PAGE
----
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Center continues to offer Hope to those who need it
New director Lorie Gretzinger, foreground, is taking the reins of the Hope Center after Carol Ann Richardson, left, and Harry Green, right, have retired from the board. Bob Kellar, back center, is a new board member.

A center that provides vital services for locally released inmates has lost its founder and director, as well as its assistant director, but will continue to offer its programs under new director Lorie Gretzinger, who took the helm June 1.
Founded in 2014, the Hope Center of Warren County offers a variety of classes, support groups and counseling.
The center started with founder and former director Carol Ann Richardson, former co-director Harry Green and three volunteers as a place for people who were just released from jail with no resources and nowhere to go. The center is completely community funded. According to Richardson, the organization now has 28 volunteers.
“They had no support system and that’s what I wanted to be for them,” said Richardson. 
Richardson and Green first came together at a ministerial meeting, talking for months of the possibility for The Hope Center, then it all fell into place.
The center would do what it could to help the community by offering classes that court services recognized as vital to curb recidivism and acclimate former inmates back into the community with better life skills. Those classes and support groups target anger management and parenting skills, as well as addressing domestic violence issues.
“The community support has been phenomenal and we have a good board,” said Richardson.
Added Green, “The fact they have issues is not good for them but it’s good they have a place to go and they see us as a place to help. The purpose is to give a hand up, not a hand out. We don’t hand out any financial assistance. Our main focus is to help people through life difficulties and struggles.”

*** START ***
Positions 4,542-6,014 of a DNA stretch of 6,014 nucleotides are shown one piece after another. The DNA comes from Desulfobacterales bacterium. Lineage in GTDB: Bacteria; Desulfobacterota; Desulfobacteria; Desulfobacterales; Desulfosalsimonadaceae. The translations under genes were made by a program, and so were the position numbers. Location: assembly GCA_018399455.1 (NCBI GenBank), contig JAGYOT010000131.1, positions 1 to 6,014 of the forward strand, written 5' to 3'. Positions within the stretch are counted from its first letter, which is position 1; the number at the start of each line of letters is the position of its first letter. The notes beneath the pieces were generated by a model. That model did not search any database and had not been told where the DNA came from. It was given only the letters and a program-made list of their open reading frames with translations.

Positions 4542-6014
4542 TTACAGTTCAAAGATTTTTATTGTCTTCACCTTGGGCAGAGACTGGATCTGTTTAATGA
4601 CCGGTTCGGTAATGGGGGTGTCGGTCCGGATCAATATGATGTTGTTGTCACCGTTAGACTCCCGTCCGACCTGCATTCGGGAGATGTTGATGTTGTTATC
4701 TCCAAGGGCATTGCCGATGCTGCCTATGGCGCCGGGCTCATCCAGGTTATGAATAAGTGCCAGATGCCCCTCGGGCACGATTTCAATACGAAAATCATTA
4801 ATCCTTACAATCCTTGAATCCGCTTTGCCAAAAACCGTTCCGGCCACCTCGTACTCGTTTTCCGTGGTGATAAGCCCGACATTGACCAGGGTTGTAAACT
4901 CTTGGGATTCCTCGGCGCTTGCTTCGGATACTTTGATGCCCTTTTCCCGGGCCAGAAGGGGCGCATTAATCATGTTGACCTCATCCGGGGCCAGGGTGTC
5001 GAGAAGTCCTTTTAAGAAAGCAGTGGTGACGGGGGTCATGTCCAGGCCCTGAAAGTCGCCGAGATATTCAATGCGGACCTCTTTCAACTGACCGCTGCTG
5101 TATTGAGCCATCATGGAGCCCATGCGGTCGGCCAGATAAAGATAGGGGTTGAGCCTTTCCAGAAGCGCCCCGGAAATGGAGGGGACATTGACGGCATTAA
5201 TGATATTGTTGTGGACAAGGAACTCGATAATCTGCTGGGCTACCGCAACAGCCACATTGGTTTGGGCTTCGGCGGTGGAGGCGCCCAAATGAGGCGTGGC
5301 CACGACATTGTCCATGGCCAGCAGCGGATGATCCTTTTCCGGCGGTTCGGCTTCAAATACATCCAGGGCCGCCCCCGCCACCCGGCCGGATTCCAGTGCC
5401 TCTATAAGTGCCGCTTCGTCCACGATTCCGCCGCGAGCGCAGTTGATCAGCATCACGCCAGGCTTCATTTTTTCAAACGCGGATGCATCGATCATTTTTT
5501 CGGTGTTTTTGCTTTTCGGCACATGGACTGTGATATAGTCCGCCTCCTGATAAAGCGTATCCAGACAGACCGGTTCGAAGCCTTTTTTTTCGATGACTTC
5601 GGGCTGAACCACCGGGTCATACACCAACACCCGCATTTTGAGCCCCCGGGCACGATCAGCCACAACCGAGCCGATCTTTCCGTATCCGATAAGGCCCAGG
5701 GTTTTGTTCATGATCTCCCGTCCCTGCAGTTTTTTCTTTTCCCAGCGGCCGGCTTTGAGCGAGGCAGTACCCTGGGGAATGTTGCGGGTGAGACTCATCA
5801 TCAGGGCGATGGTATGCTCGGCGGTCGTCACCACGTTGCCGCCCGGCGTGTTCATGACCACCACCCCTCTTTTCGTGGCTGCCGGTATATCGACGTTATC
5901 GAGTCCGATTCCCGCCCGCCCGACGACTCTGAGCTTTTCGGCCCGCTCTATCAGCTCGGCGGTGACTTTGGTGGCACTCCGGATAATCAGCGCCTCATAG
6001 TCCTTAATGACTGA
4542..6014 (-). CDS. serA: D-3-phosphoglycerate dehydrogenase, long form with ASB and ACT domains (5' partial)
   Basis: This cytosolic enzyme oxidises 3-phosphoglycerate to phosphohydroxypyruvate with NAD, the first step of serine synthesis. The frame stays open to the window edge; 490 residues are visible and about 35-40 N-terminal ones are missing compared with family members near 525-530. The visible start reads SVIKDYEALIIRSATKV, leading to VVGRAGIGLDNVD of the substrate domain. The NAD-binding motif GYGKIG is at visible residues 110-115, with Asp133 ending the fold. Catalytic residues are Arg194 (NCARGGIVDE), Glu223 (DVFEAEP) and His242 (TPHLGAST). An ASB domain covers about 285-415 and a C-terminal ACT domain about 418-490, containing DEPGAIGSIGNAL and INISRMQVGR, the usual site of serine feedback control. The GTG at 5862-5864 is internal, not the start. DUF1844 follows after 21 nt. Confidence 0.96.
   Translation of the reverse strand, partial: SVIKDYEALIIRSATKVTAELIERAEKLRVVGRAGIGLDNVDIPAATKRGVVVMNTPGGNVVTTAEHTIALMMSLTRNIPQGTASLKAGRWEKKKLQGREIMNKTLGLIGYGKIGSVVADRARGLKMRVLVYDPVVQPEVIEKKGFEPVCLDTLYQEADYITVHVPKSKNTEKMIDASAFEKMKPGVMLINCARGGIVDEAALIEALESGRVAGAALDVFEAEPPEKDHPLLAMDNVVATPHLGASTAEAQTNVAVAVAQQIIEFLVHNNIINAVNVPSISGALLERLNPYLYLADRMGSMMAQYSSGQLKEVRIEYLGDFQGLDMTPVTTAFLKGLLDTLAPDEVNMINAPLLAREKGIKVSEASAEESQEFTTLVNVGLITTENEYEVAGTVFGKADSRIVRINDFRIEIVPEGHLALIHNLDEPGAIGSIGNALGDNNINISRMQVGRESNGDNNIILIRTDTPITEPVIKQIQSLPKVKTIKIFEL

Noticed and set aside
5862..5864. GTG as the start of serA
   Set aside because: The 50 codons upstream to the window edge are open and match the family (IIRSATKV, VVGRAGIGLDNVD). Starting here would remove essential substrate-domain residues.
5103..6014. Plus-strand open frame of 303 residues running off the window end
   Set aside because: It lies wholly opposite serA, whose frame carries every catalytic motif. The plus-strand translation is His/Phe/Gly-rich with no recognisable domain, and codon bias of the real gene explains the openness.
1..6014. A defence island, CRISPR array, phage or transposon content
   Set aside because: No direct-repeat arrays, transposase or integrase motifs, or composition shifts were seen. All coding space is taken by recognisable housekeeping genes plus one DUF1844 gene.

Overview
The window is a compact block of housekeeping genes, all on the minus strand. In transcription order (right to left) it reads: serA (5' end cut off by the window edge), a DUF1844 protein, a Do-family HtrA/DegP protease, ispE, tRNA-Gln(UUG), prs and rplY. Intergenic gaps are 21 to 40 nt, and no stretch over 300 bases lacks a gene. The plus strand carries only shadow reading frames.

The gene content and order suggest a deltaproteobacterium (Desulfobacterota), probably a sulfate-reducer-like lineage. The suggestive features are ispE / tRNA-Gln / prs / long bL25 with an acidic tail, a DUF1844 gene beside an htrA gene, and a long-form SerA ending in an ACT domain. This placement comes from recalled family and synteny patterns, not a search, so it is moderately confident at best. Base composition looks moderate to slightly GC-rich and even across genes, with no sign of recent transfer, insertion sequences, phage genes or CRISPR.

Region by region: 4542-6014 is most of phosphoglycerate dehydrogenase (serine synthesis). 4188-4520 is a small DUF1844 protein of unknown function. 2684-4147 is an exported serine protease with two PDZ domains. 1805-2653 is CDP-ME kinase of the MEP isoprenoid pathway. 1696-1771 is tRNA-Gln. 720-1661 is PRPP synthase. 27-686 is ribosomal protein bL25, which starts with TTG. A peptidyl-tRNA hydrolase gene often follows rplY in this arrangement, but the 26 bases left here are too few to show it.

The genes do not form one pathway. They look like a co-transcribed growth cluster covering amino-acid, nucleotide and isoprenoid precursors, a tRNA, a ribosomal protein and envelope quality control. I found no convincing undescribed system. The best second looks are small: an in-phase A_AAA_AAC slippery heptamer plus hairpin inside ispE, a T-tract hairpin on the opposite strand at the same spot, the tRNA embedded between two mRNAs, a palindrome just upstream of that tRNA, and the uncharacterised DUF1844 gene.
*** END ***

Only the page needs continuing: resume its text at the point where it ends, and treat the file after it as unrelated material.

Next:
Green continued, “It’s so good to see someone who comes through the program when they finally get it. We have people who have not had custody of their children, have no job and owe debts, but through our processes, they are able get their children back, have a home to live in and get back on their feet. The joy on their face when that happens, it is incredible. Seeing the changes in people’s lives is rewarding for us.”
Richardson has retired from her position as director, with plans to focus on her pastor duties at her own church.
“I did what God wanted me to do and now my season is over. I am at the age where I can only do one thing. It has been a challenge but it has been so worth it,” said Richardson.
Green has also retired from his position with The Hope Center as co-director. His plans are to continue to pastor to First Presbyterian Church.
 “We always knew from the beginning we would be on a rotating system. I am at the point of retirement. I will still be here close and I will still be involved. I just won’t be on the board. The program is doing extremely well. There are capable people who are running it and some of them are even better organized than I was,” said Green.
Lorie Gretzinger assumed duties of the director June 1.
“I want to add my culture and discipline to it. I am a licensed alcohol and drug abuse counselor and we have a lot of need for that here,” said Gretzinger. 
Gretzinger said she wants the center to be a hub of activity and a place for connecting.
“If someone doesn’t have anywhere to go and doesn’t want to be alone, I want them to feel welcomed enough to come in, have a cold bottle of water, sit down and wait to be hooked up with someone or something to do,” said Gretzinger.
If you’re interested in becoming a volunteer, or for more information about the Hope Center, call 507-7800.